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Equitable investments in Arts and Culture require us to be honest about our values, including those that guide our institutions and uphold existing Cultural Hierarchies.
Recent data regarding the funding patterns of cultural institutions reveal crater-sized gaps in the cultures and people left out. These findings are unsurprising, recognizing that our conscious and unconscious beliefs influence our decision-making - and ultimately, who and what gets funded. As stewards of Arts and Culture, we are responsible for closing this gap. We can use self-reflection as a tool to deconstruct deeply ingrained notions of who and what we consider superior. When we do this, we embrace inclusion and liberation in our work leading to rebuilding the harmful systems we default to daily as cultural workers and foundation officers.
Philanthropy and Arts and Culture institutions can be powerful allies in shifting the cultural hierarchies that permeate our daily lives. To be proper stewards of Arts and Culture, we must look underneath our donor relations practices, how exhibitions come to be in our museums, and why filling the seats at our small box theatre companies is a constant struggle. To reach this point, we must look inward to consider the values and habits rooted in elitism and superiority that we bring into the institutions we represent - as individuals. Doing this allows us to expand our ability to see through human-centric eyes rather than through a set of hierarchical norms designed to serve so few. And while there is no one size fits all approach to self-reflection, the questions below can serve as probes to identify where personal values and operational practices may be out of sync and where you can start to work toward change.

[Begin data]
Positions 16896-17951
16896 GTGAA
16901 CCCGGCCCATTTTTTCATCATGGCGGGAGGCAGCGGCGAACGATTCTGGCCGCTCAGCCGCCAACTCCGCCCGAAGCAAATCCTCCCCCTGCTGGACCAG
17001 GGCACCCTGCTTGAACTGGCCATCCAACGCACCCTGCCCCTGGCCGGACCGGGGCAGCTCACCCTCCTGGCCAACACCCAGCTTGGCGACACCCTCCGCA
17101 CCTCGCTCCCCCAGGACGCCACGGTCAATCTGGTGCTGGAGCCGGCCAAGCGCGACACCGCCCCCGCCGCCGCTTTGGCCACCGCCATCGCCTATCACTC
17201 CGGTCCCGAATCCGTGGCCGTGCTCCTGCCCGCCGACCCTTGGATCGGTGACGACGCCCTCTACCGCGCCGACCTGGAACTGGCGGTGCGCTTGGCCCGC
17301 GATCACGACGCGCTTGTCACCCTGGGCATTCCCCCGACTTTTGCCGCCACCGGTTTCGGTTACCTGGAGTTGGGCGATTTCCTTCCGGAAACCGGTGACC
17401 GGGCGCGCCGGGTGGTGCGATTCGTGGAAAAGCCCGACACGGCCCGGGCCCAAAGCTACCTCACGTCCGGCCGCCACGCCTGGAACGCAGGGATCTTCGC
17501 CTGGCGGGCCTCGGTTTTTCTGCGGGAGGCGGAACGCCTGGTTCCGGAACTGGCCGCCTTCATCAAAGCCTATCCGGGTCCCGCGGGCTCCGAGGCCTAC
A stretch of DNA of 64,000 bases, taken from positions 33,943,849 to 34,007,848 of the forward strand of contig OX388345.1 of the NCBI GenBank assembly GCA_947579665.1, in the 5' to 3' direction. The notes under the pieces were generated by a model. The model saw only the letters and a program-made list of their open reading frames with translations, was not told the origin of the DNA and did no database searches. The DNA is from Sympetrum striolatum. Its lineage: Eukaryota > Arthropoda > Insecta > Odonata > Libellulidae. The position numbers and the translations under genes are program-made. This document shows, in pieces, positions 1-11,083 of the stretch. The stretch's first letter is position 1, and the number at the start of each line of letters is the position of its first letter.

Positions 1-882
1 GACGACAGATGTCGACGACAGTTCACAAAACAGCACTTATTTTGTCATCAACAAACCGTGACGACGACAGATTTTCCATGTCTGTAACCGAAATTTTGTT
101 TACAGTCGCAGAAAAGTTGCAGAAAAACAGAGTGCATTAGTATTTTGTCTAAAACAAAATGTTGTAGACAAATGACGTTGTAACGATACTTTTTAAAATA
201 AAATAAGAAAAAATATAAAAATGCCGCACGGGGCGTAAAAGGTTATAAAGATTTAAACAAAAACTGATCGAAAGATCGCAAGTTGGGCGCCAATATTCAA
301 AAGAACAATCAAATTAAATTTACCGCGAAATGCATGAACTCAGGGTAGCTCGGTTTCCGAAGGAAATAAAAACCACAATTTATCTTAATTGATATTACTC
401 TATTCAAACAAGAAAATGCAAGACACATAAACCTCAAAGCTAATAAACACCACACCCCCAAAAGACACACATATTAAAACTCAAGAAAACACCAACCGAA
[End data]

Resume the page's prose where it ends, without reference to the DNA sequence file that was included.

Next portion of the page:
Institutions hold unspoken Cultural Hierarchies in direct opposition to inclusion and equity in Arts and Culture. An internal assessment of our daily operations can lead to change. Some questions to probe:
What art forms are you funding or featuring? Are other art forms speaking to issues important to you?
How many degrees of separation exist between boards and the projects or artists you've funded or featured in the last decade?
What is your process for attracting artists/groups outside of institutional circles?
Do you require invitations to apply for funding/exhibiting? Who is left out as a result?
Do you require a specific level of education? How does this requirement align with what you are funding or trying to achieve?
Does your exhibition history requirement exclude certain groups of people? Does it require a specific level of achievement regarding where artists/groups exhibit?
What do terms like world-class and artistic excellence mean to you? How might they present obstacles for some artists? Does your definition celebrate and honor the diversity of your communities?
Elitism and superiority show up in subtle ways. A reliance on best practices, industry jargon, and social norms dictate how we work and often buries why we choose to uplift some but not others. Without self-reflection in our work, we risk excluding artists without higher education, ignoring economic and racial inequalities, and dimming the lights over communities outside the social circles that lead to funding.
Future Forward: An Equitable Lens to Cultural Preservation
As stewards of Arts and Culture, it is our moral imperative to honor the artifacts and experiences of our communities. There is no room for exclusivity in Arts and Culture if we strive to be inclusive and equitable in our communities and cultural spaces. To preserve Culture as we know it, we must acknowledge how marginalized and privileged voices define, evaluate, and perceive Art and Culture similarly and differently. However, we can only achieve this when we preserve the full spectrum of humanity - and before we preserve it, it must be deemed valuable.
This is where you come in. As unique individuals, we can assert the value of underrepresented cultures or out-of-the-radar art forms and artists with the self-reflection we bring into our workplaces. Your work to recognize and challenge the conscious and unconscious values ingrained in your world is a critical first step in preserving our Culture, inclusive and representative of our diverse communities. As the saying goes, check yourself.